9. 9. ©2018 Cambridge Semantics Inc. All rights reserved. Even More Powerful Than Other Property Graph Approaches isA: <Man> birthday: 09/17/1975 AccordingTo: MotherGoose birthday: 06/12/1975 AccordingTo: Aesop birthday: 06/12/1975 AccordingTo: Grimm Jack Subject Predicate Object <Jack> <isA> <Man> <Jack> <birthday> “09/17/1975”^^date <Jack> <birthday> “06/12/1975”^^date <<<Jack> <birthday> 09/17/1975>> <accordingTo><MotherGoose > <<<Jack> <birthday> 06/12/1975>> <accordingTo><Aesop> <<<Jack> <birthday> 06/12/1975>> <accordingTo><Grimm> Properties, such as provenance, can be applied to Vertexes, not just edges!!!
  10. 10. ©2018 Cambridge Semantics Inc. All rights reserved. RDF*/SPARQL* Acknowledgements •Extends RDF and SPARQL - https://www.w3.org/TR/sparql11-query/ •Specification and Model Created by: •Olaf Hartig, Linköping University, Sweden •Bryan Thompson •First implemented by Blazegraph •https://arxiv.org/pdf/1406.3399.pdf •https://arxiv.org/pdf/1409.3288.pdf •AnzoGraph is the first OLAP-oriented Graph Database to use this approach for handling rich data
  11. 11. ©2018 Cambridge Semantics Inc. All rights reserved. Inferences - RDFS, RDFS+, OWL friendOf wentUp isA: <Man> birthday: 09/17/1975 gender: Male isA: Human Jack isA: <Woman> gender: Female isA: Human Jill TheHill isA: <Place> has: Water has: Trees partOf: <TheMountain> wentUp Everything is an atomic Triple that specify properties on Entities friendOf •Automatically adds new triples. •Triggered and controlled by other triples in the dataset •RDFS - Basic Inferences •RDFS+ - Popular Extensions •OWL - Most complete •Used for: •Simplifying queries •Harmonizing datasets •Formalizing relationships •Keeps load files normalized •Denormalization
  12. 12. ©2018 Cambridge Semantics Inc. All rights reserved. How OLAP Adds to the OLTP World •Key functionality •Windowed Aggregates •CUBE, ROLLUP, Grouping Sets •80+ added scalar functions and aggregates •Named Queries for re-use of prior work •Views for re-use and providing alternate perspectives •Native, Parallel Processing for Query Performance •“Tell me about populations and trends” •Not just “Tell me about Jack”
  13. 13. ©2018 Cambridge Semantics Inc. All rights reserved. Where the rubber meets the road… •Let’s write some queries!!! •Anzo customers generally use the “point and click” interface of Anzo HiRes to automatically write their queries. •AnzoGraph customers write SPARQL* queries, so let’s do so… •There will not be a quiz.
  14. 14. ©2018 Cambridge Semantics Inc. All rights reserved. Example OLTP Queries (1) SELECT $person $place WHERE { $person <wentUp> $place } person | place --------+--------- Jack | TheHill Jill | TheHill Who went up places? (generic search) How are Jack and Jill related? (OLTP) SELECT $relationship WHERE { <Jack> $relationship <Jill> } relationship -------------- friendOf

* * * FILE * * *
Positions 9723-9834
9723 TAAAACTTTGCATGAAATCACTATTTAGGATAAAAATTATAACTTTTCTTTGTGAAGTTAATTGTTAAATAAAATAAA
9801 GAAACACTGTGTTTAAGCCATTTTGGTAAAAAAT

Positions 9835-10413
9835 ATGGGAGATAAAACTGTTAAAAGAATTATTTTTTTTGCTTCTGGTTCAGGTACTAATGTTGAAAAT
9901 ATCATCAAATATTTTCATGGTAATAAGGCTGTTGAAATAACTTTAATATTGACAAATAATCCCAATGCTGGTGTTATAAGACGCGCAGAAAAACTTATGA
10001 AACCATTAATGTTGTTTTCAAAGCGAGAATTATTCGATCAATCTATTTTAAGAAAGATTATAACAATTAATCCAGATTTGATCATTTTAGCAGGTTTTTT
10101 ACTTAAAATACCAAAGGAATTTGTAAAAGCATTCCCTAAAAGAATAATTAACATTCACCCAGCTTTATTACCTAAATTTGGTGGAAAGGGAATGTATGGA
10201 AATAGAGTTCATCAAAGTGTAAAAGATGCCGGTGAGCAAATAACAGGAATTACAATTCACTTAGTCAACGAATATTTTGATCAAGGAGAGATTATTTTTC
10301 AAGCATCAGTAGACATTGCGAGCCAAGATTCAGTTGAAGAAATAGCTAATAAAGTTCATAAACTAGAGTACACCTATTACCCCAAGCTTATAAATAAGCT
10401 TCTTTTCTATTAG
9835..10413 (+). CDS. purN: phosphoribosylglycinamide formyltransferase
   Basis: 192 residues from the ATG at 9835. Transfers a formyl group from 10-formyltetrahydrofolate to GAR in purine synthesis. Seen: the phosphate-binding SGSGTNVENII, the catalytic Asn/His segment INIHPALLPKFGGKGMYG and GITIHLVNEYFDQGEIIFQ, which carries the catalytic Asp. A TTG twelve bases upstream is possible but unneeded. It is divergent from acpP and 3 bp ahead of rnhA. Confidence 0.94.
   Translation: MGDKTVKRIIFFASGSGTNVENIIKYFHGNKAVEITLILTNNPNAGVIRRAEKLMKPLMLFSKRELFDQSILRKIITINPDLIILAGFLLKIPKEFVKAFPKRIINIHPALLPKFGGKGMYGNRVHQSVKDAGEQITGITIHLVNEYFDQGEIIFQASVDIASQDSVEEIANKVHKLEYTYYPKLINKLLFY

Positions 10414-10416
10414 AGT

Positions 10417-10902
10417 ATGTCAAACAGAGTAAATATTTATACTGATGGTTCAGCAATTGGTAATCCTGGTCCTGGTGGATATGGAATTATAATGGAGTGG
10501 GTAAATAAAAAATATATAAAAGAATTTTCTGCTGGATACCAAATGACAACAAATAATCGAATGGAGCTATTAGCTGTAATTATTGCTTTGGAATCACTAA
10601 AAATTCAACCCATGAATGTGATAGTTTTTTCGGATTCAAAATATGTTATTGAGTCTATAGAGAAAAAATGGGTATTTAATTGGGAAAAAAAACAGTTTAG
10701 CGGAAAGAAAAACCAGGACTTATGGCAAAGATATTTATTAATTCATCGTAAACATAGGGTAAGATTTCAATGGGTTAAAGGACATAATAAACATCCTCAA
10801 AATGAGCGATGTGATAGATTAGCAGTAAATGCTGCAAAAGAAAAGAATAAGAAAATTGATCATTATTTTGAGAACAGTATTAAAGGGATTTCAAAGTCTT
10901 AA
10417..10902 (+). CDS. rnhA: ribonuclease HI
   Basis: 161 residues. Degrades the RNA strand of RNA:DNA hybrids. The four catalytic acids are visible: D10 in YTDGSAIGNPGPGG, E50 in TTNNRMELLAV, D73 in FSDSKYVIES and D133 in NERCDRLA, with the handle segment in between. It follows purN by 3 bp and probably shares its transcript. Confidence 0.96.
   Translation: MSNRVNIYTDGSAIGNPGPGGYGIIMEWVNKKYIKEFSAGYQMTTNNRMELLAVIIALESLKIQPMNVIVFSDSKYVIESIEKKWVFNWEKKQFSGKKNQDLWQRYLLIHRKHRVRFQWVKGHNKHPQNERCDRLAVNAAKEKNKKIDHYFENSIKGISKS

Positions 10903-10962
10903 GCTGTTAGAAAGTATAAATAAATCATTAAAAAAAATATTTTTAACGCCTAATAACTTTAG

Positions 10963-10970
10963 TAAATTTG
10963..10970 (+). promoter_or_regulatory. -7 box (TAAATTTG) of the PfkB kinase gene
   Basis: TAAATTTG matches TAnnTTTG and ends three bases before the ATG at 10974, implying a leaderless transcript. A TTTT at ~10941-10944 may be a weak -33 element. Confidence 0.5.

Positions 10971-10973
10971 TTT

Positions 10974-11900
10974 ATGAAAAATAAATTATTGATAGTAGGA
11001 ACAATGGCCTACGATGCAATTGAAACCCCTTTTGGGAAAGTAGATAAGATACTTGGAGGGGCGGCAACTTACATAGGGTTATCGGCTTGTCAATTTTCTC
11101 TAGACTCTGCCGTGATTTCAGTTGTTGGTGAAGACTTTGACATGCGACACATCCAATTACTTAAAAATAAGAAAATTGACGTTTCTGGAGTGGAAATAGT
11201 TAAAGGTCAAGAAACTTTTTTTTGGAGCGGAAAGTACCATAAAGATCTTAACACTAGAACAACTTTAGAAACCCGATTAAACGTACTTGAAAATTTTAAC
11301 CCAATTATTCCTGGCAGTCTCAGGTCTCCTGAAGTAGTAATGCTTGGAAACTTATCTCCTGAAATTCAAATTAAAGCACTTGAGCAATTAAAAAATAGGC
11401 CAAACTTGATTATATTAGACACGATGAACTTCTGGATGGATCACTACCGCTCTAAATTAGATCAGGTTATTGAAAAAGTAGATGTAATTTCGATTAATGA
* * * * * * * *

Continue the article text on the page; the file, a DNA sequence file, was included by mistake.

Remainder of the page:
15. 15. ©2018 Cambridge Semantics Inc. All rights reserved. Example OLAP Queries (2) What are the most common relationships among people? (OLAP, Inference) SELECT $relationship (COUNT(*) AS $count) WHERE { $person1 <isA> <Human> . $person2 <isA> <Human> . $person1 $relationship $person2 } GROUP BY $relationship ORDER BY DESC($count) LIMIT 10 relationship | count --------------+------- friendOf | 2 What are the most popular dates to go places? (OLAP, RDF*) date | count | place ------------+-------+--------- 2018-09-15 | 2 | TheHill SELECT $date (COUNT(*) AS $count) $place WHERE { << $person <wentUp> $place >> <date> $date } GROUP BY $place $date ORDER BY DESC($count) LIMIT 10
  16. 16. ©2018 Cambridge Semantics Inc. All rights reserved. Example Graph Algorithm Query (3) Who are the most popular people? (PageRank) SELECT $person $rank FROM <tickit> WHERE { SERVICE <csi:page_rank> { [] <csi:binding-vertex> $person; <csi:binding-rank> $rank; <csi:edge-label> <friend>; <csi:max-iterations> 20; } } ORDER BY DESC($rank) $person LIMIT 5 person | rank -------------+---------- person23501 | 1.807055 person16101 | 1.748871 person3083 | 1.746725 person19289 | 1.736759 person36749 | 1.731948
  17. 17. ©2018 Cambridge Semantics Inc. All rights reserved. What Did We Learn? •RDF/SPARQL is an International W3C Standard that describes how Graph Databases should be managed and queried. •The RDF*/SPARQL* extensions to the standard make RDF/SPARQL databases even more capable. •One size does not fit all - you need OLTP for end-user transactions, OLAP for analytics •OLAP database systems require capabilities irrelevant to OLTP databases.
  18. 18. ©2018 Cambridge Semantics Inc. All rights reserved. Next Step: Download free 60-day trial at AnzoGraph.com
  19. 19. ©2017 Cambridge Semantics Inc. All rights reserved. Questions?